Fast­ing is an act of deep per­sonal wor­ship to God in which Mus­lims seek to raise their level of God-consciousness. The act of fast­ing redi­rects the heart away from worldly activ­i­ties and towards the remem­brance of God.


Ramadan is the ninth month of the Islamic lunar cal­en­dar. It begins with the sight­ing of the new moon after which all phys­i­cally mature and healthy Mus­lims are obliged to fast for the com­plete month. Fast­ing is done as an act of wor­ship and obe­di­ence to Allah (God). Between dawn and sun­set, Mus­lims abstain from all food, drink and any kind of sex­ual con­tact. In addi­tion to this phys­i­cal com­po­nent, the spir­i­tual aspects of the fast include an added empha­sis on refrain­ing from gos­sip, lies, obscen­ity and in gen­eral, any sin­ful act. Mus­lims focus dur­ing this month on strength­en­ing their rela­tion­ship with the Cre­ator. It is a time for spir­i­tual reflec­tion, prayer and doing of good deeds. Fast­ing is intended to incul­cate self-discipline, self-restraint and generosity.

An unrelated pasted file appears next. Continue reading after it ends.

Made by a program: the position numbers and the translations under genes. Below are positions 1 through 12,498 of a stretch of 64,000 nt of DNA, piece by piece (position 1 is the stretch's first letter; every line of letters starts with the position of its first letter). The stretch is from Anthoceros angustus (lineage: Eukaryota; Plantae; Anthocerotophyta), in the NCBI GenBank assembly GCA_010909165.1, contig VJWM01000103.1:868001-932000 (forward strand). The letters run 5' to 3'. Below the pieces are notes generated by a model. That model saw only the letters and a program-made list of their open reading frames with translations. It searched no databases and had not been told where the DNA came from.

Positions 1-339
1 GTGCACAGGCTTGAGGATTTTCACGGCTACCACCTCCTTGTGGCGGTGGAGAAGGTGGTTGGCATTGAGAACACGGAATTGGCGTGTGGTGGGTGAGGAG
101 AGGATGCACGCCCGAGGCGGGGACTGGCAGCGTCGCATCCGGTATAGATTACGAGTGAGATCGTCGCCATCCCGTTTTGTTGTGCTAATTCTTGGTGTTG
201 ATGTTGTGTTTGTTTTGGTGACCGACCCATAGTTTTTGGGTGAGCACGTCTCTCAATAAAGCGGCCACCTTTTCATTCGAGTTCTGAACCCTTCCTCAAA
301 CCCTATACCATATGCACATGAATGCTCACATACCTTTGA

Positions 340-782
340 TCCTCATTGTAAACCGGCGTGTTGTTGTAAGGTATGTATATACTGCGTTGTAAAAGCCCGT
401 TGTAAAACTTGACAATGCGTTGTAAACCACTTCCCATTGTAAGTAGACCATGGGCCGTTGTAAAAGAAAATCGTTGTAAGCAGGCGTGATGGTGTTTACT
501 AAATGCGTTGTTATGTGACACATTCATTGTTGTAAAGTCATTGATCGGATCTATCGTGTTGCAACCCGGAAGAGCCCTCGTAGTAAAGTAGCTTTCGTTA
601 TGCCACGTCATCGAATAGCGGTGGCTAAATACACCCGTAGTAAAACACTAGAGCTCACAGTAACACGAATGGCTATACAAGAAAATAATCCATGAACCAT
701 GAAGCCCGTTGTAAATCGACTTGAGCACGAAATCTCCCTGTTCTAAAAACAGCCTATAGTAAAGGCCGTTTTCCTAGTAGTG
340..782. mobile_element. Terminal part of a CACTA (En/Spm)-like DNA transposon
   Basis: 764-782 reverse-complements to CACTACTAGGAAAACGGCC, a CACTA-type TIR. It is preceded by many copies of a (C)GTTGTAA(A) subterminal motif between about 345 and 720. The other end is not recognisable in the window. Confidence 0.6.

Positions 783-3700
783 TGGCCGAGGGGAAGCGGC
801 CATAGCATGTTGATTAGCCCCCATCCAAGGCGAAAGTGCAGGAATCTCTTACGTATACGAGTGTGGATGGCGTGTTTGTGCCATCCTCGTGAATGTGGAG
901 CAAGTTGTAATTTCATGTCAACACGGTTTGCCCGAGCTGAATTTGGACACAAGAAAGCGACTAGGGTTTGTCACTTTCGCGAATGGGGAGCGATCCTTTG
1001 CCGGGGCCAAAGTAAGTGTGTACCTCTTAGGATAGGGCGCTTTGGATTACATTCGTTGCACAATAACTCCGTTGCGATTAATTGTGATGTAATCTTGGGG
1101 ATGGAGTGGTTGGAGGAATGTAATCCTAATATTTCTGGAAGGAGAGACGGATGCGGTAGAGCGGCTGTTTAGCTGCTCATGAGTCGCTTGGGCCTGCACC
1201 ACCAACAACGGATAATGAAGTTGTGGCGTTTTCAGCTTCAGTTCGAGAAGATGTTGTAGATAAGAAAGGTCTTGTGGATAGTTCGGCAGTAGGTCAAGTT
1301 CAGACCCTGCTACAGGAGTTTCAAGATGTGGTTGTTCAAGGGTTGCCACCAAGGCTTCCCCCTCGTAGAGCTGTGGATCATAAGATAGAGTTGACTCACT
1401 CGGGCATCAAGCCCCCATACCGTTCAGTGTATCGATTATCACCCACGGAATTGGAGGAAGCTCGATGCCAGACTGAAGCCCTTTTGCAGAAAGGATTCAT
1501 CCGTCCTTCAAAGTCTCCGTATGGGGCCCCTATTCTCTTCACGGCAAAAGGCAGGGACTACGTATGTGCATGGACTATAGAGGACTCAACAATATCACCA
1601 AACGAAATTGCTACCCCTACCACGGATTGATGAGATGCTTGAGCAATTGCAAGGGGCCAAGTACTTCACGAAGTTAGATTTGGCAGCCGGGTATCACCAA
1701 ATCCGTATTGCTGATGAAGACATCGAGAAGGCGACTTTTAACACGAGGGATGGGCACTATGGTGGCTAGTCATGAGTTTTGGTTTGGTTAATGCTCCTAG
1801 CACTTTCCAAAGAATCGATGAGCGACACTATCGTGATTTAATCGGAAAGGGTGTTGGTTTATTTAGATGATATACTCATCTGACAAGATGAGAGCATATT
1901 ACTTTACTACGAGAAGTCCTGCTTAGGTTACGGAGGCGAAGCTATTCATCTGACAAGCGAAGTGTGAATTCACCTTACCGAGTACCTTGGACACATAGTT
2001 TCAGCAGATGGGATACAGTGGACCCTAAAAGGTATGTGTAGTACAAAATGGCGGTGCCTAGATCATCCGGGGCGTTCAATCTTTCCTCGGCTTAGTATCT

Dur­ing Ramadan, mosques are full of wor­ship­pers, and acts of char­ity increase, ties of broth­er­hood strengthen, anger and tem­per are con­trolled and an atmos­phere of peace pre­vails. Accord­ing to psy­chol­o­gists, these are sev­eral of the ben­e­fi­cial aspects of con­sci­en­tious fasting.